OS X Yosemite Features Explained and Ranked

| Editorial

As with all OS X releases, Apple has added plenty of new features. How do these features rank in terms of usefulness and likely wide adoption? Which ones will become signature features? I'll size them up from my own perspective.


New OS X features exist in a spectrum. The OS change can range from a under the hood improvements to UI cleanup to improving functionality to an outright new feature. Sometimes the feature is minor, and sometimes it's a blockbuster.

For example, OS X 10.9 Mavericks brough us App Nap and Compressed memory under the hood. Contacts and iCal brought a new look and feel. Multiple Displays tweaked and improved the functionality. Calendar brought integration to Maps. Finally, Apple brought Maps and Tags to the OS.

Sometimes, the improvements just sort of glide by without too much focus, and they're there when you need them or go look for a solution. They're so obscure, they need a TMO Quick Tip. However, sometimes a new feature becomes the signature feature of the release.

Yosemite's Major Features

Here's a look at the interesting features of OS X 10.10 Yosemite. I'll grade the features from F to A based how useful I think they'll be (for me anyway) and how likely it is that it will become a signature feature. [The list is in no particular order.]

1. Phone calls (A). I think this will be a game changer for several reasons. My enthusiasm is based around the idea that when my iPhone rings, and it looks like I'm going to be on the phone for awhile, I ask the caller for a second to attach a headphone. Alternatively, the sense of separation and audio quality of the speakerphone isn't so great. Using the first class Yeti microphone and speakers of my Mac is the way to go.

Plus, when I'm in my recliner with the MacBook Air writing, and my iPhone is in another room, charging, I won't have to kick my cat off my legs, my MBA off my lap and go running. It'll be awesome.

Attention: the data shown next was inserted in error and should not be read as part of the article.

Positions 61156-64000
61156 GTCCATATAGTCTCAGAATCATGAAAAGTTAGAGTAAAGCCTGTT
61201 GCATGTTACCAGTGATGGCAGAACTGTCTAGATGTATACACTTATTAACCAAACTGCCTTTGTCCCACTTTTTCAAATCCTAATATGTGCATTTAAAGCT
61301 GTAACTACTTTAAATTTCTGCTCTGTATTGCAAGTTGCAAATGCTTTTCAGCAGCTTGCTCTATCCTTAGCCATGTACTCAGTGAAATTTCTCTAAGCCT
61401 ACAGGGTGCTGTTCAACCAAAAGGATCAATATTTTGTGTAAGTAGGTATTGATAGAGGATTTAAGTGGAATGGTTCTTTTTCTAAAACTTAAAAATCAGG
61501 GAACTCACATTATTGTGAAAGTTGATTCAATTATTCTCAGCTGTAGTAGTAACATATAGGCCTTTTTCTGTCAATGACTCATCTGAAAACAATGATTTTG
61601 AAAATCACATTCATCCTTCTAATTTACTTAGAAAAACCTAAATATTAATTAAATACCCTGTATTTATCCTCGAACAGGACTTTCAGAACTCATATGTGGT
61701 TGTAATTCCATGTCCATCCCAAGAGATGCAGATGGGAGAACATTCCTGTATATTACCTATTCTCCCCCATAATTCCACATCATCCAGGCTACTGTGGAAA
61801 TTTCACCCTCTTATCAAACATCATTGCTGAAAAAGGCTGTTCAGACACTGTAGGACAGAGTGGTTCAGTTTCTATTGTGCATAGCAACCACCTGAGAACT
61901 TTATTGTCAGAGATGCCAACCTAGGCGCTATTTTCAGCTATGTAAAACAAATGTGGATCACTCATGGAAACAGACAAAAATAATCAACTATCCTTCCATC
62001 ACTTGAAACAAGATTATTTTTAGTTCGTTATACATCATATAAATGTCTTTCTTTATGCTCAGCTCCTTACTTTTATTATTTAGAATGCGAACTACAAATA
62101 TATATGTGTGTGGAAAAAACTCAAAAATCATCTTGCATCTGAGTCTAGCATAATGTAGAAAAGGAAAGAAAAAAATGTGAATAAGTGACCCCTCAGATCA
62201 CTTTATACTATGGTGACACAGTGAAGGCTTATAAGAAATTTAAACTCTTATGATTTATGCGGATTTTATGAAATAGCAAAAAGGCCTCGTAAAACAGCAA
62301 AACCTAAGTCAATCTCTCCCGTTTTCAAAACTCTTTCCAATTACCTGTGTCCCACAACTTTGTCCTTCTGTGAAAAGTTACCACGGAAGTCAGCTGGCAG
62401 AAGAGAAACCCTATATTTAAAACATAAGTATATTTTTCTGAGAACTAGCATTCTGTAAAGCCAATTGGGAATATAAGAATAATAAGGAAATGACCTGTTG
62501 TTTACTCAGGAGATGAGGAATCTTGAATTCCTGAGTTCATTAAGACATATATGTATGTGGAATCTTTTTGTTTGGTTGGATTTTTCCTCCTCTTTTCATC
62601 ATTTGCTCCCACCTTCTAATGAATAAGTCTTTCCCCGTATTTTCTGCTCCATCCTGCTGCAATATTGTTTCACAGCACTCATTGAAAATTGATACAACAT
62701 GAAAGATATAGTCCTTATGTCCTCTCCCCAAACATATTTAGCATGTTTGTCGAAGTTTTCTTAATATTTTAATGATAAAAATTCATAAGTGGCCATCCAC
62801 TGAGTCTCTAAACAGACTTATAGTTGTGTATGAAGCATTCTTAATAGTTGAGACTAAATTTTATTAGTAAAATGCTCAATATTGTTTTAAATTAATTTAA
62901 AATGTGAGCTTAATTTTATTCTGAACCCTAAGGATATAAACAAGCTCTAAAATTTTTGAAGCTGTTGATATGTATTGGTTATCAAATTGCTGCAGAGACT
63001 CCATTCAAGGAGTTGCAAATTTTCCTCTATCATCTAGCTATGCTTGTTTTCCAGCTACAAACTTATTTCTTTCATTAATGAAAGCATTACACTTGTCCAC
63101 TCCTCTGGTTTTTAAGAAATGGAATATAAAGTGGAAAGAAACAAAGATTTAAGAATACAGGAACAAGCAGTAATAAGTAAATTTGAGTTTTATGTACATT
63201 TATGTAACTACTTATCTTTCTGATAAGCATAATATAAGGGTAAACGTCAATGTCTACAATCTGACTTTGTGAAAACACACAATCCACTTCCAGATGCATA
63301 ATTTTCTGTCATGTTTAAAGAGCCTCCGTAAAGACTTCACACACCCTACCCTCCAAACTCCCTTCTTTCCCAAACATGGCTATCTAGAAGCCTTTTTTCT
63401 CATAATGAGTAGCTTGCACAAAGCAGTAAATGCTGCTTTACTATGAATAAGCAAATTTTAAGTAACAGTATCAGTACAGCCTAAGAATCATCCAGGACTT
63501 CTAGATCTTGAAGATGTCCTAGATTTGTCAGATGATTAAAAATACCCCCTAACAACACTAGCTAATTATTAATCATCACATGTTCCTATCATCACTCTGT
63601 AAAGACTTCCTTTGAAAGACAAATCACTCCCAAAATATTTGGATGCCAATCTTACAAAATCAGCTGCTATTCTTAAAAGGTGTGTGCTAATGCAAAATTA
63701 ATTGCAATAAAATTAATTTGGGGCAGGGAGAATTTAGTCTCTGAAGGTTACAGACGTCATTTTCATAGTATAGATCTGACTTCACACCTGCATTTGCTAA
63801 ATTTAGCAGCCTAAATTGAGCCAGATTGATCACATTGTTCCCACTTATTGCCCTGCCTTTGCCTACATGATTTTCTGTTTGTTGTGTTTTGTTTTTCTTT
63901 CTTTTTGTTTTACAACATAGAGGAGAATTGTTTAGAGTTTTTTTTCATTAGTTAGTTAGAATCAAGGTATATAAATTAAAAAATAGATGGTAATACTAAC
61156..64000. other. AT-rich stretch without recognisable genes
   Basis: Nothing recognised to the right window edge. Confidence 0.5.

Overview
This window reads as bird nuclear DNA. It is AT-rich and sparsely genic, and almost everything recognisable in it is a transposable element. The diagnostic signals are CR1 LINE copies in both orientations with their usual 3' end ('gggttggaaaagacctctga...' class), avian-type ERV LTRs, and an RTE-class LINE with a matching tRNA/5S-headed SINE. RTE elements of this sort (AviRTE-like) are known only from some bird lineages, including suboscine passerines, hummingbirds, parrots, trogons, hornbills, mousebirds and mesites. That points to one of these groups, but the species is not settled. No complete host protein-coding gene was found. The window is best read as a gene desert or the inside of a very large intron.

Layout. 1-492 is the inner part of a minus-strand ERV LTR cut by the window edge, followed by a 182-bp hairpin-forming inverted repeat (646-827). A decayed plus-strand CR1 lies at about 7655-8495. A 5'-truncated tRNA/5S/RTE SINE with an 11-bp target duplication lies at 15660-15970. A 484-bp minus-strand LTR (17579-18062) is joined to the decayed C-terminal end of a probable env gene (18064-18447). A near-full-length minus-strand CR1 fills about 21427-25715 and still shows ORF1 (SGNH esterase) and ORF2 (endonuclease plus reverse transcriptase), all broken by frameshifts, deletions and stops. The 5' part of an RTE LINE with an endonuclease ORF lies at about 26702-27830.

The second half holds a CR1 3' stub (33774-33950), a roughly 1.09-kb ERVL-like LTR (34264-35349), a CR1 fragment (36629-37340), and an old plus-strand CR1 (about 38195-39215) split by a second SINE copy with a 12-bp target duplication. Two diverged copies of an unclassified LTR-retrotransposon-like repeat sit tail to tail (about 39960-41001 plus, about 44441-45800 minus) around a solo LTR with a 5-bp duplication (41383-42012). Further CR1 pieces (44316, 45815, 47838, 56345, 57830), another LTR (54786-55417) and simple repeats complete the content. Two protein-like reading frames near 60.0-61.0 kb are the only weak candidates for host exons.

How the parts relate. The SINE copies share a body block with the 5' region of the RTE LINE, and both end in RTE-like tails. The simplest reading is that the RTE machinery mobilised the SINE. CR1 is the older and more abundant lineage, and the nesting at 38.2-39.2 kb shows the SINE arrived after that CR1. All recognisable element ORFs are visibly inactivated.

2. SMS messages (C). I am not a huge user of SMS. I do use iMessage occasionally with other Apple friends, but I figure an SMS message from a non-iPhone can wait until I get to my iPhone. When I'm writing on my Mac, which is most of the time, I try to avoid distractions anyway.

And that brings up larger issue. When I'm working, I hate distractions. I have "Do Not Disturb" turned on for Notifications during writing hours. I do listen to iTunes for mood music and monitor our TMO chat room, but that's about it. And so I see SMS messages on the Mac as a pleasant and distracting tool for some, an annoyance for others.

3. Handoff (C). Having said all the above, you can probably imagine how I feel about starting an email on a Mac and continuing it on an iOS-device. I think that's just a sample use-case, and the real advantages will evolve and come to light later. It doesn't light me up.

Next: Features #4 Through #8.

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With regard to #5, John: I agree that Apple is slowly and steadily chipping away at Google’s search presence, and with this release they’re continuing that trend while simultaneously providing a win-win solution for the customer base.

I’ll also add: there’s an awesome new search feature in mobile Safari. Apparently you can now do shorthand searches (ie. “wiki george washington”, or “amazon nas”) that will let you bypass a search engine and go directly to the content you’re looking for on websites. I haven’t seen whether or not this will make it to the desktop, but I hope so. And it’s literally a dream come true for me! I’ve been pondering the possibility of browsers taking search directly to websites for at least the last few years… leave it to Apple to carve that path.


#3 Handoff could be huge, but if it has to use iCloud I’ll pass (it should use peer to peer wifi & bluetooth, privacy!!!). I’d love to be listening to an audio book/podcast walk out the door hop in my car and pick right up where I left off.


I’m not thrilled with #5.  If it was limited to Safari I wouldn’t mind, but the idea that Spotlight the tool I use for LOCAL TO MY SYSTEM searches will now run off to the internet every time I look for a local document or application feels creepy.

I’m not sure why everyone is so excited about it.  Will Apple give me Wikipedia or WebMD links if I happen to search for a document “Cold” or will it bring up HR block if I search for “Tax Documents” ?


@mouring good point, lots of potential creepiness there. A private search option by adding “local” to the beginning or a check box would be good.

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